Thursday, 21 July 2016

Reification Of Experience In Scientific English: 17th–19th C

Halliday & Matthiessen (1999: 575):
The most central aspect of the various changes that took place was the reification of experience — the grammatical metaphor whereby processes were construed as things.
Halliday & Matthiessen (1999: 576):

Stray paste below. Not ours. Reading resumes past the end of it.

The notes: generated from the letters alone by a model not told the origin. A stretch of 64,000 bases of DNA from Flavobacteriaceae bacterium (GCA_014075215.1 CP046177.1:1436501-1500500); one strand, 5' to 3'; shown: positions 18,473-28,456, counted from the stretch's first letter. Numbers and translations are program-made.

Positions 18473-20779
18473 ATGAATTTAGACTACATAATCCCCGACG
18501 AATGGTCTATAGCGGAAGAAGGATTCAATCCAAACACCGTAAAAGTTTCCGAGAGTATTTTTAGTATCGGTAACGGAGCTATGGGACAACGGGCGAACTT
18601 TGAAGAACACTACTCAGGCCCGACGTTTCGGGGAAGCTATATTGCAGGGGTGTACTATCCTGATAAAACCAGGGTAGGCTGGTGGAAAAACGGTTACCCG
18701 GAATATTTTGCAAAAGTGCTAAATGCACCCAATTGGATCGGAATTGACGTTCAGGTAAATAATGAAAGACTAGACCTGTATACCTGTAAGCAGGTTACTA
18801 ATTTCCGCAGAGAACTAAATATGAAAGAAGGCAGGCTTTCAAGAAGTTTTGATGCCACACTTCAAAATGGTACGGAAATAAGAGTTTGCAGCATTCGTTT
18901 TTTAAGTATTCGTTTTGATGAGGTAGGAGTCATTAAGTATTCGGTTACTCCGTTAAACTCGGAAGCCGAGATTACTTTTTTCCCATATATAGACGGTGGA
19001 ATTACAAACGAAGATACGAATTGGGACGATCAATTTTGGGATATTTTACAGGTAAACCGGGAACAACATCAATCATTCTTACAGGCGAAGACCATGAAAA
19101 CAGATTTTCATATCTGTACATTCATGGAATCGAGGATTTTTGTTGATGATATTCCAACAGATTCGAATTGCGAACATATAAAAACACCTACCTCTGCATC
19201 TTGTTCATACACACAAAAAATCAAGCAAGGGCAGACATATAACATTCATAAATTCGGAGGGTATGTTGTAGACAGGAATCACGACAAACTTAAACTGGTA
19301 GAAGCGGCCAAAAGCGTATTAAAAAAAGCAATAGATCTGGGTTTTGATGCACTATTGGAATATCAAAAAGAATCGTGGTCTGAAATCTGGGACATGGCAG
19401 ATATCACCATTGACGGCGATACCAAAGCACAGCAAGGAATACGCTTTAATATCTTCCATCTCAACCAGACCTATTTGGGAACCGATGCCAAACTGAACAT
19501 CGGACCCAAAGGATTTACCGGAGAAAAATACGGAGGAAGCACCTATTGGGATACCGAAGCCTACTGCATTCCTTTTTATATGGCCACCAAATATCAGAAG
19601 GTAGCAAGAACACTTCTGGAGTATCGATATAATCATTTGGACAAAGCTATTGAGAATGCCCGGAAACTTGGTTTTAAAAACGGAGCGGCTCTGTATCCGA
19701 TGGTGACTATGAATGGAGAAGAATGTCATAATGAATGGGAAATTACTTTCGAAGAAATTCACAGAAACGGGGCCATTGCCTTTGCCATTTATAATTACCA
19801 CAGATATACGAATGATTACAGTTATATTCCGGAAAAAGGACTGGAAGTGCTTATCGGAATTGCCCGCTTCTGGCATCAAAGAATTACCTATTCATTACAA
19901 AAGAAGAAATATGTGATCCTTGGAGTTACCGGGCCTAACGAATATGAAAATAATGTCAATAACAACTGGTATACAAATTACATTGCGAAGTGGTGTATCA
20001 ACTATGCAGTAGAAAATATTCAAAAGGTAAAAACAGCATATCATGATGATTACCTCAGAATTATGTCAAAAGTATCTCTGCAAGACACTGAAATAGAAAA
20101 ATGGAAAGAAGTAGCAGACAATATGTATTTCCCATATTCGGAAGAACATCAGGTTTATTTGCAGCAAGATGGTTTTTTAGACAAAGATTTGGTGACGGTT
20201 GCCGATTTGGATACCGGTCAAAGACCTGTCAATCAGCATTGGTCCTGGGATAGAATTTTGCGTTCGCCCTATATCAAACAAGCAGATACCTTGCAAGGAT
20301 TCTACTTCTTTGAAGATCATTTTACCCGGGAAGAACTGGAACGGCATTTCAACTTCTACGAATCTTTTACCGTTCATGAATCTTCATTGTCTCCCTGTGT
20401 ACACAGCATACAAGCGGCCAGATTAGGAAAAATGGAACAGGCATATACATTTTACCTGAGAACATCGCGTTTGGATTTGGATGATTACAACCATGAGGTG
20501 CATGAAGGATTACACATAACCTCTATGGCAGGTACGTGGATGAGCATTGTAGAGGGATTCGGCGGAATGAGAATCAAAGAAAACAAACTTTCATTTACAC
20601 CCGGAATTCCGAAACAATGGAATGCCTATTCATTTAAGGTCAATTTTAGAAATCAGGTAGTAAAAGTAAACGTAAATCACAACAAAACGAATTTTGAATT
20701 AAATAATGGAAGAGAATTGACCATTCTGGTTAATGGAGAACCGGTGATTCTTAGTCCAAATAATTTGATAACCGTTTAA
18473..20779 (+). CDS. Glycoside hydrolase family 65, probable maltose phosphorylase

This change in the grammar entailed a change in world view, towards a static, reified world — so much so that Bohm (1979) complains that language makes it hard to represent the kind of flux that modern physics likes to deal with. Bohm’s dissatisfaction is directed at language in general; but his real target is — or should be — the language of science. The everyday language of casual speech is, by and large, a language of flux, construing experience in much the way that Bohm seems to demand.